CDC estimates 2.2 percent of adults in U.S. have autism
May 13, 2020
The Centers for Disease Control and Prevention (CDC) published the first study to estimate the prevalence of autism in U.S. adults age 18 and older. Findings estimate autism affects 1 in 45, or 2.21 percent, of U.S. adults. Earlier this year, the CDC released an estimate that 1 in 54, or 1.85 percent, of children in the U.S. has autism.
“This report, which is consistent with what we know about prevalence in children, helps to fill a critical gap in knowledge about how many adults in the U.S. have autism,” said Autism Speaks Chief Science Officer Thomas W. Frazier, PhD. “With this knowledge, all of us in the autism community can be better equipped to figure out the programs and services that communities need to support autistic adults – a key focus of our mission at Autism Speaks.”
“The data can also help states understand the specific needs of their communities and allow us to better provide for the roughly one-third of autistic adults – about 2 million people – who may need significant support beyond their childhood years,” Frazier added.
The U.S. does not have a system to monitor adult autism prevalence, so the CDC used a mathematical model based on state data for children ages 3 to 17 and responses to the National Survey on Children’s Health. The model is also adjusted for higher mortality rates among people with autism spectrum disorder (ASD). The study was published online May 10 in the Journal of Autism and Developmental Disorders.
Additional takeaways from the report include:
- Autism prevalence in adults varied by region. The prevalence of U.S. adults with ASD ranged from a low of 1.97 percent in Louisiana to a high of 2.42 percent in Massachusetts. The states with the greatest estimated number of adults living with ASD included California, Texas, New York and Florida.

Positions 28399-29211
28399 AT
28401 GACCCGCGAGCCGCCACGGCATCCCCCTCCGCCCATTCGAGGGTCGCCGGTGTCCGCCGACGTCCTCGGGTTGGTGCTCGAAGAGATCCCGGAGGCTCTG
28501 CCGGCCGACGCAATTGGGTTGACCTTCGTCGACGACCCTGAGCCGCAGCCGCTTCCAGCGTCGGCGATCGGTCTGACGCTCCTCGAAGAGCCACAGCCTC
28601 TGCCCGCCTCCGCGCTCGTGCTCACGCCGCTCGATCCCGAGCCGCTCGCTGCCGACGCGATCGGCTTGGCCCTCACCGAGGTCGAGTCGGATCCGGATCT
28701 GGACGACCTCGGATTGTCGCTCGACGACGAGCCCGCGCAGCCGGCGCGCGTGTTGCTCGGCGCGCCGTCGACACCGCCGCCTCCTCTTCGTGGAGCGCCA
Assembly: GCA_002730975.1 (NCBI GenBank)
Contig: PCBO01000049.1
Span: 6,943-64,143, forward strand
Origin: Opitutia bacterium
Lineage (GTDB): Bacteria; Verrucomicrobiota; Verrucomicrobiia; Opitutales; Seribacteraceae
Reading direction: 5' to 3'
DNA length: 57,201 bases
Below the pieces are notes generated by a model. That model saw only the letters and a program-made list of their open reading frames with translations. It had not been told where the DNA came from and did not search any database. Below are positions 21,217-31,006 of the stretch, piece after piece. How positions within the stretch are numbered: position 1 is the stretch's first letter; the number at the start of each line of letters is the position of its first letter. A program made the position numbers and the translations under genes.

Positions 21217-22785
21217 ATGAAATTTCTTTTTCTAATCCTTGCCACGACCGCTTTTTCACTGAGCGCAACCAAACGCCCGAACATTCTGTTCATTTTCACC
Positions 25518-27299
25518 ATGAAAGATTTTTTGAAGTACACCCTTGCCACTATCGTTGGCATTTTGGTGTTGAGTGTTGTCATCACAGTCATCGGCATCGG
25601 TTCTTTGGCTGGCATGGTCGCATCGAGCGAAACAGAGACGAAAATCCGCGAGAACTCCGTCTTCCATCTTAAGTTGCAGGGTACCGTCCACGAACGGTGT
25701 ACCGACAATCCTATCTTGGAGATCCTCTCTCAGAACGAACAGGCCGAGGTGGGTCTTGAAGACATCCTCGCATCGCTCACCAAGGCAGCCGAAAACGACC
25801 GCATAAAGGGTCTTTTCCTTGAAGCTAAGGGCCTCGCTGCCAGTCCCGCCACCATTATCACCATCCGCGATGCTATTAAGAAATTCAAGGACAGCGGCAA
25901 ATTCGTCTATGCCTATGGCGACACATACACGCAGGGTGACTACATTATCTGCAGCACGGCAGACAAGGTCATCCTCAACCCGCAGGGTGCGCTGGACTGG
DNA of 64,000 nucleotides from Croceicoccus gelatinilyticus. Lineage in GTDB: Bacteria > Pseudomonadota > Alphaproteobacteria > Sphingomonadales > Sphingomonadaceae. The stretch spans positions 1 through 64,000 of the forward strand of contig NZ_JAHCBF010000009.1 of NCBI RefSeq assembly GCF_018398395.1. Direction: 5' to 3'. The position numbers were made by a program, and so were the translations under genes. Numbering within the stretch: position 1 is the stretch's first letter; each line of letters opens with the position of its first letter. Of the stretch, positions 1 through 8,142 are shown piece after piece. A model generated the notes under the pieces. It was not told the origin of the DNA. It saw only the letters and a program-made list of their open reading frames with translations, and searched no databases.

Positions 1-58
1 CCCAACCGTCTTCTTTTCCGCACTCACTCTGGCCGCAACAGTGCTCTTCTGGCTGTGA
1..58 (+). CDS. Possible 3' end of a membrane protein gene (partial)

- Prevalence is higher in men (3.6 percent) than women (0.86 percent), similar to gender differences in child prevalence estimates.
- Although autism can be reliably diagnosed around age 15 months, many people are not diagnosed until later in life, one reason why the prevalence among adults may appear to be slightly higher than in children.
Supporting people with autism at all life stages is central to the mission of Autism Speaks. The organization is working tirelessly to fuel research that would allow earlier diagnosis and intervention; advocacy with and for the autism community to ensure access to care and services throughout the life span; and programs and services that support adult transition and allow our constituents to reach their full potential.
In 2019, Autism Speaks funded $2.6 million in grants for research into programs and services that support the transition to adulthood. Autism Speaks also hosted a Thought Leadership Summit on Transition to Adulthood on Oct. 2-3, 2019, in Washington, D.C. The two-day meeting featured facilitated discussions around research needs for employment, education, as well as access to needed services including healthcare, transportation and housing for teens and adults with autism.
The Autism Response Team is available to respond to questions at 1-888-AUTISM2 (1-888-288-4762), en Español at 1-888-772-9050 and via email at email@example.com. Autism Speaks also offers the following resources for adults on the spectrum: